On our college admissions blog, we’ve touched over the years upon the significance — from the standpoint of highly selective college admissions — of being the first in one’s immediate family to attend college. In short, our nation’s elite colleges covet these very students. You’ll note in just about every college press release in which they share information about their admitted students that they’ll include a line on the percentage of students who will be the first in their immediate families to attend college. After all, elite colleges are deeply proud to offer these students admission. Extending offers of admission to deserving students whose parents didn’t happen to attend college is an opportunity for these schools to truly change lives, to rewrite the narrative of a family. Who wouldn’t want to do that?
First-Generation Status is an Advantage in Admissions But Often a Disadvantage Once Enrolled
But what we haven’t touched upon much over the years are the obstacles many of these students must overcome once they attend these schools. Unlike some of their more advantaged peers, many first-generation college students struggle with class and major selection. Some struggle with excelling in their coursework. Some struggle to fit in and find friends in an environment in which they see other students as coming from privilege. Some grow frustrated how easy it is for their peers to find summer internships with their parents’ connections, while they have to hustle to get interviews.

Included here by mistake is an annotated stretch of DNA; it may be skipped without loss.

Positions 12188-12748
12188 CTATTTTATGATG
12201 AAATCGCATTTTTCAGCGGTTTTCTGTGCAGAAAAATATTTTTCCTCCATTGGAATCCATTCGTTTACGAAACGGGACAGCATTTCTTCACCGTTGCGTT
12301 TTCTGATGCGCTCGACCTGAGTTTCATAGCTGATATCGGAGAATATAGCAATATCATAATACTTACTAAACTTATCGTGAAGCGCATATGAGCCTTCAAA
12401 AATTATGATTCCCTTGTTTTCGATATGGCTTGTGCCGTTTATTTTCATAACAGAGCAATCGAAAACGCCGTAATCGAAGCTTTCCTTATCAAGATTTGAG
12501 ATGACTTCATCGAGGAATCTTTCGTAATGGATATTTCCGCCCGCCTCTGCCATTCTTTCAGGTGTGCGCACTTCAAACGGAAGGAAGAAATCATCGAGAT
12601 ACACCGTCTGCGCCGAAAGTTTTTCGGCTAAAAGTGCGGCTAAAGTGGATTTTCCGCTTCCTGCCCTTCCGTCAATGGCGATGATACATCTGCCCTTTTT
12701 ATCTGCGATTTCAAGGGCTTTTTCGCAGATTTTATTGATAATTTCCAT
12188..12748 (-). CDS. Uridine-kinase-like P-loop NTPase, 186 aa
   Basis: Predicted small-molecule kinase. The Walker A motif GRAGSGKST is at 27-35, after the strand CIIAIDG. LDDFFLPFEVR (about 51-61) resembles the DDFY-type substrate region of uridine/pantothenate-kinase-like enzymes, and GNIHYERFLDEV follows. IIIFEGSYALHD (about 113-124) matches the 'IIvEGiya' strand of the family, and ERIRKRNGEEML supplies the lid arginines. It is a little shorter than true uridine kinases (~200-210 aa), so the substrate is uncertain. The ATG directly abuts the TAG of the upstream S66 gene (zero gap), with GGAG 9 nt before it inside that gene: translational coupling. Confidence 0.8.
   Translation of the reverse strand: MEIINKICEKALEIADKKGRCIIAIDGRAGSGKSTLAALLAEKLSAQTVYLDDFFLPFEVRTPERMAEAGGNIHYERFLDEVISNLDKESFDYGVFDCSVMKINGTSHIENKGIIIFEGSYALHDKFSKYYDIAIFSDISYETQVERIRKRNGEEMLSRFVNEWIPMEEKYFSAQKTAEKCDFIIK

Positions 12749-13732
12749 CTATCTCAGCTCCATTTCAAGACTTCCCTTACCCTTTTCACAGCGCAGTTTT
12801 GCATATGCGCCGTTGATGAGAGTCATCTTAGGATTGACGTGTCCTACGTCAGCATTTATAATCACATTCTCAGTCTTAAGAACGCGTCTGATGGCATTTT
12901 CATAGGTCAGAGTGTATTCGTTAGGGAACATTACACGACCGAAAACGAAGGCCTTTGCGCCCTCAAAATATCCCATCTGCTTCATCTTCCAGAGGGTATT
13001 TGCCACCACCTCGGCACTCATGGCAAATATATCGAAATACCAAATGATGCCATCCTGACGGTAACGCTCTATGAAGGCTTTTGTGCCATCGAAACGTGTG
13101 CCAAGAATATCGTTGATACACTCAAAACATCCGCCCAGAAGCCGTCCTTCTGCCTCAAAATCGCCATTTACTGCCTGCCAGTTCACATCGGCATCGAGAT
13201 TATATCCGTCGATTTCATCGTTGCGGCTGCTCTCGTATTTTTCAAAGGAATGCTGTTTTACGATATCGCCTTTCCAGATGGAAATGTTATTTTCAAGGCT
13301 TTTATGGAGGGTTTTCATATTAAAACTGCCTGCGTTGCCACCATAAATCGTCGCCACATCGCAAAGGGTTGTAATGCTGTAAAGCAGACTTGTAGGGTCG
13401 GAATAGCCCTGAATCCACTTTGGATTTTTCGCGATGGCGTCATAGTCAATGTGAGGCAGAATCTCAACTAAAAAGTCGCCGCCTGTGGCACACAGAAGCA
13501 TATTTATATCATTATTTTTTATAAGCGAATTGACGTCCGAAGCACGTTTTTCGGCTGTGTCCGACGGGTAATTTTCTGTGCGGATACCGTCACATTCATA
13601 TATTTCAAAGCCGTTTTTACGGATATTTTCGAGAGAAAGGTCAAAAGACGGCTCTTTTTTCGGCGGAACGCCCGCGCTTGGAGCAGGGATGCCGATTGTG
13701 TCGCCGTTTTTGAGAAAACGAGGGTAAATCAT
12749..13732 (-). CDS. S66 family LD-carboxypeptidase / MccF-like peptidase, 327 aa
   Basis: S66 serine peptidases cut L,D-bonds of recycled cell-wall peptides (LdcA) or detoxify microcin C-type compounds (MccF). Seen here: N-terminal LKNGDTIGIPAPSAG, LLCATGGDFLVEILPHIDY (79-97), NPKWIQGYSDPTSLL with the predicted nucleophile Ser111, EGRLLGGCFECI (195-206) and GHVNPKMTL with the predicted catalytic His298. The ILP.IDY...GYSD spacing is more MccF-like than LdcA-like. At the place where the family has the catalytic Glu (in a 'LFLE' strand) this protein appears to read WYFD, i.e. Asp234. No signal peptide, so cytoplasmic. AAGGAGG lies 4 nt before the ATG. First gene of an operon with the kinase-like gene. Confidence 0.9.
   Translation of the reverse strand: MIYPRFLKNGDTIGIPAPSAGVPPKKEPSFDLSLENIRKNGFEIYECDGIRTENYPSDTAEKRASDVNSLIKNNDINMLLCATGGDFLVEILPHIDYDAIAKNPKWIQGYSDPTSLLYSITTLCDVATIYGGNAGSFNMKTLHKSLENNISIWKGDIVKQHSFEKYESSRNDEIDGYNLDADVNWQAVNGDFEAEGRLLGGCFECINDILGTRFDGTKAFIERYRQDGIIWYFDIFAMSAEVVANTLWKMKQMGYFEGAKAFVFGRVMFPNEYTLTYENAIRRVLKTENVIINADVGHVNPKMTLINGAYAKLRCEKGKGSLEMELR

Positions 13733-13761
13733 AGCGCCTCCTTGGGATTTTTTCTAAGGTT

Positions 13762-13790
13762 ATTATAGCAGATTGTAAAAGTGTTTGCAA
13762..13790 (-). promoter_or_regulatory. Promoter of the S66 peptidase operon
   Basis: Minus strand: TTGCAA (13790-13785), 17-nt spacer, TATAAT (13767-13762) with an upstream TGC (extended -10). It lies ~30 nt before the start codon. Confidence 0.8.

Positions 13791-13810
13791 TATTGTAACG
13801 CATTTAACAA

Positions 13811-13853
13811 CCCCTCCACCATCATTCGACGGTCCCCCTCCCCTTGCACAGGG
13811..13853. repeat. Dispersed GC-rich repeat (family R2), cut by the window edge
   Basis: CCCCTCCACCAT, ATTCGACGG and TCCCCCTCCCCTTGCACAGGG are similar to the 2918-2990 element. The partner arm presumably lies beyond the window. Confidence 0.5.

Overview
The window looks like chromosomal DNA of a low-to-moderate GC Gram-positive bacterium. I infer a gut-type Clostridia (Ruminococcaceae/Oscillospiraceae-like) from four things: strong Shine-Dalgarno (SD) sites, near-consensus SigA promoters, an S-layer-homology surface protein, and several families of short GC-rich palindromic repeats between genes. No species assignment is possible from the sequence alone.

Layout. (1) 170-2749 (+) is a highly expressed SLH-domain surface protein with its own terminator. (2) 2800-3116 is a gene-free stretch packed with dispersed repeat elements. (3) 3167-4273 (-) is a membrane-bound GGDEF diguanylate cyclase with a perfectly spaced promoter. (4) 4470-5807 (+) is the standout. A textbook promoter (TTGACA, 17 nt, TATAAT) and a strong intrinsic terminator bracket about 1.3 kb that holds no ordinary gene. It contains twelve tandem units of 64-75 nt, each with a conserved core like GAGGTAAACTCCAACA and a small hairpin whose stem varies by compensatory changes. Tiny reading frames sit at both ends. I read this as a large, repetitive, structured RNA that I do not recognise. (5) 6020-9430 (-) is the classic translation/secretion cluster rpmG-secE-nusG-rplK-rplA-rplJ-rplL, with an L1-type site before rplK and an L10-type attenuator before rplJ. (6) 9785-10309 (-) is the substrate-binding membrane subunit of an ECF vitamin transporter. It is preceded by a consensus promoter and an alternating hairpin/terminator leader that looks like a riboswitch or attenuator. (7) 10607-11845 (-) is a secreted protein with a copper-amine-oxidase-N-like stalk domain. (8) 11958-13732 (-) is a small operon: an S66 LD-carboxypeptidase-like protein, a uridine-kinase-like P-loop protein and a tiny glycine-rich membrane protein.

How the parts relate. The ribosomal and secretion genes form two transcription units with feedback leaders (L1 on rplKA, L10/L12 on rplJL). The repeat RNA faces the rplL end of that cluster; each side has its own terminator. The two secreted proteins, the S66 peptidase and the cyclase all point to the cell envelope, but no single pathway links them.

New Book Shines Spotlight on Struggles of First-Generation College Students
A book by Anthony Abraham Jack — himself a first-generation, low-income college student who was able to attend a prep school on scholarship before attending college — entitled The Privileged Poor: How Elite Colleges Are Failing Disadvantaged Students offers an ethnographic account of the experiences of low-income students on American college campuses. As Eren Orbey writes for The New Yorker, “The basis of Jack’s investigation is a two-year residency at an unnamed liberal-arts school in the Northeast, where he immersed himself in campus culture and conducted extended interviews with more than a hundred students. Instead of consigning low-income undergraduates, as university policies and scholarly articles often do, to one homogenous minority, he proposes a more nuanced language to describe and address the needs of different contingents. His research illuminates how and why the ‘privileged poor,’ whose experiences at competitive private schools have primed them for academic success, outperform their ‘doubly disadvantaged’ peers, who have languished in underfunded public schools.”
Do our readers think that our nation’s most elite colleges can and must do more for low-income students once they offer them admission? Let us know your thoughts by posting a Comment below. We look forward to hearing from you!